A Massachusetts judge is holding a second hearing Thursday on whether to unseal testimony from Republican Mitt Romney in a business associate’s two-decades-old divorce case.

The Boston Globe has asked that the court lift a gag order and confidentiality agreement that prevents the parties in the 1988 divorce of Staples founder Tom Stemberg and his ex-wife Maureen Sullivan Stemberg from discussing testimony in the case.

On Wednesday, Romney attorney Robert Jones told the presiding judge in Canton, Mass. that his client has no problem with his testimony being unsealed. “This is a decades-old divorce case in which Mr. Romney provided testimony as to the value of a company,” Jones said. “He has no objection to letting the public see that testimony.”

The judge ordered a day’s continuance to allow the parties to review transcripts of Romney’s testimony. The Globe said it was seeking the release of the records based on a news tip about their contents.

Two people familiar with the case who spoke on condition of anonymity because of the confidentiality agreement say Sullivan Stemberg believes that Romney understated the future value of Staples, which could have lowered the settlement Stemberg paid. At the time, Romney was a leader at Bain Capital, a major early investor in Staples, and a member of the Staples board.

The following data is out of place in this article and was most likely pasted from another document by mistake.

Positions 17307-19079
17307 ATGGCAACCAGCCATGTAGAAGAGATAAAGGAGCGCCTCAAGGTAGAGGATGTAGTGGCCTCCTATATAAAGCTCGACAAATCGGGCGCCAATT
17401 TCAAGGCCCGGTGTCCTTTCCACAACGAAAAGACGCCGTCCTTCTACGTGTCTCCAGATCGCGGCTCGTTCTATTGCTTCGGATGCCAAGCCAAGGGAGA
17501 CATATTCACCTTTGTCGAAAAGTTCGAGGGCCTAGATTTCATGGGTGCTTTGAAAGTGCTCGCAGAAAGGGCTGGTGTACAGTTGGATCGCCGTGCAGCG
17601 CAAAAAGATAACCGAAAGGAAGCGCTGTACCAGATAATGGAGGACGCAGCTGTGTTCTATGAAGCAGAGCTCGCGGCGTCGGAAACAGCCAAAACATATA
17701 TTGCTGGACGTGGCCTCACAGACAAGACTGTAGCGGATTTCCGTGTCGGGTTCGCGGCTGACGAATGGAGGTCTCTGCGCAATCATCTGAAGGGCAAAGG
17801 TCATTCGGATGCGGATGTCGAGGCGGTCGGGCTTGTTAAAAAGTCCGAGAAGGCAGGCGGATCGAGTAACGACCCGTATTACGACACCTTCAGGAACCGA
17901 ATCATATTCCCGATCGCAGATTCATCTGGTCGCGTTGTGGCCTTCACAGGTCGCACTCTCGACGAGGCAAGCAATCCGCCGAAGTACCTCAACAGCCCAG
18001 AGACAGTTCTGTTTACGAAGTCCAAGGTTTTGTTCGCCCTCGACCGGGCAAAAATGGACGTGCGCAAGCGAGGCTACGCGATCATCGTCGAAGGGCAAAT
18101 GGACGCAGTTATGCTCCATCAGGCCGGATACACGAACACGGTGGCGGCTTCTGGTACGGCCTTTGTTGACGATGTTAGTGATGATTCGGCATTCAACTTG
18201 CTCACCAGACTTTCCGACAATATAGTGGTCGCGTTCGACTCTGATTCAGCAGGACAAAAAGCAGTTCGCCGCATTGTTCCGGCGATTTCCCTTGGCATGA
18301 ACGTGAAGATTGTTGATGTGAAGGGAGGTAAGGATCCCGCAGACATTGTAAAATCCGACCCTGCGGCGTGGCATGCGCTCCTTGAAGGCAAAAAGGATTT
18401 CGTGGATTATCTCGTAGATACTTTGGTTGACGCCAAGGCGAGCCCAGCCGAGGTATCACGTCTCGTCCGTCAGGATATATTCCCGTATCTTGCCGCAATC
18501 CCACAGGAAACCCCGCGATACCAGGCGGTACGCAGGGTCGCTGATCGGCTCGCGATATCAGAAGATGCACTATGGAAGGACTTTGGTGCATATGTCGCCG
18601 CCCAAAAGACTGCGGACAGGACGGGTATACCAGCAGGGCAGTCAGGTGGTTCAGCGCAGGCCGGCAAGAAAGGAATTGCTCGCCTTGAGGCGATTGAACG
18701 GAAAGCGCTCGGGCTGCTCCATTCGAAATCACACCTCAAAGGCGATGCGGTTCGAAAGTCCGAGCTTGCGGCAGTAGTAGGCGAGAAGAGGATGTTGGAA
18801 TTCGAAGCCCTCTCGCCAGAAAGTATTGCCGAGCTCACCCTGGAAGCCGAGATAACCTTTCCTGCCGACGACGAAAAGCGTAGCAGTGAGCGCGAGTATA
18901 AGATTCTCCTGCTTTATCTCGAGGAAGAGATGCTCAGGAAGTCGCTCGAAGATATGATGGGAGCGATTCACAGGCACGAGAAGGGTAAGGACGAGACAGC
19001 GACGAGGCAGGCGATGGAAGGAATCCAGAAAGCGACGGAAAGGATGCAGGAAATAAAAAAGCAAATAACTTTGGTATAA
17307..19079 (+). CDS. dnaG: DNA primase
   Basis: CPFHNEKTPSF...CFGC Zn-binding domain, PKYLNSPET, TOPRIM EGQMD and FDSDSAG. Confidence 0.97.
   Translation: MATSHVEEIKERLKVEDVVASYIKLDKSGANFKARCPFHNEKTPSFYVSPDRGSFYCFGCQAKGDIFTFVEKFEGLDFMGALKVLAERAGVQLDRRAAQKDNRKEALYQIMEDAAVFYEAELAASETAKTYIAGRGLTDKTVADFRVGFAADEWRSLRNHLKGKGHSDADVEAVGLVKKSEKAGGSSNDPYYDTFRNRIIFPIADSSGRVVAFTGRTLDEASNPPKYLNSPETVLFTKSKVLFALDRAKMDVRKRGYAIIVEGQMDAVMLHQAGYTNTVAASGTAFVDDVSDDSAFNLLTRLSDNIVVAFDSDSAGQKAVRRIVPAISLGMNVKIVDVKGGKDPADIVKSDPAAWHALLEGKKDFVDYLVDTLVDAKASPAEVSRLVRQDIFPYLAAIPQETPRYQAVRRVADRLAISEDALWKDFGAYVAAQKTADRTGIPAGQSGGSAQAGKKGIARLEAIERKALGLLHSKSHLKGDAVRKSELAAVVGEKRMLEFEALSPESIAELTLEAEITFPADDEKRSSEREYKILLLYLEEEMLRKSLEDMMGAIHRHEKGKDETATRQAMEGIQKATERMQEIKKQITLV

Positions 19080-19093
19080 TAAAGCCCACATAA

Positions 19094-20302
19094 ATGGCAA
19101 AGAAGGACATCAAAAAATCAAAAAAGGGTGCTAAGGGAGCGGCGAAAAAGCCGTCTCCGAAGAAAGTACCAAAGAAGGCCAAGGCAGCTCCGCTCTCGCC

Romney told the divorce trial judge he believed the office supply company could go bankrupt at any time and the company’s stock, then estimated at $2 a share, was over-valued, according to media accounts when Sullivan Stemberg appealed the divorce settlement.

A year after the settlement, Staples went public, and its stock value soared to $19 a share. Bain Capital turned a $2.5 million investment into a $13 million profit. Romney’s decision to back the firm helped cement his reputation as a savvy investor.

The Romney campaign referred questions about the case to Jones.

Sullivan Stemberg declined to comment for this story. She went to court Wednesday accompanied by celebrity lawyer Gloria Allred, who said the public deserves to know what a presidential candidate said in a court case.

In the divorce settlement, Sullivan Stemberg received 500,000 shares in the company, but missed out on the major profits enjoyed by her husband, Bain and other investors. She cashed in her shares before the company went public.

Carol Leonnig covers federal agencies with a focus on government accountability.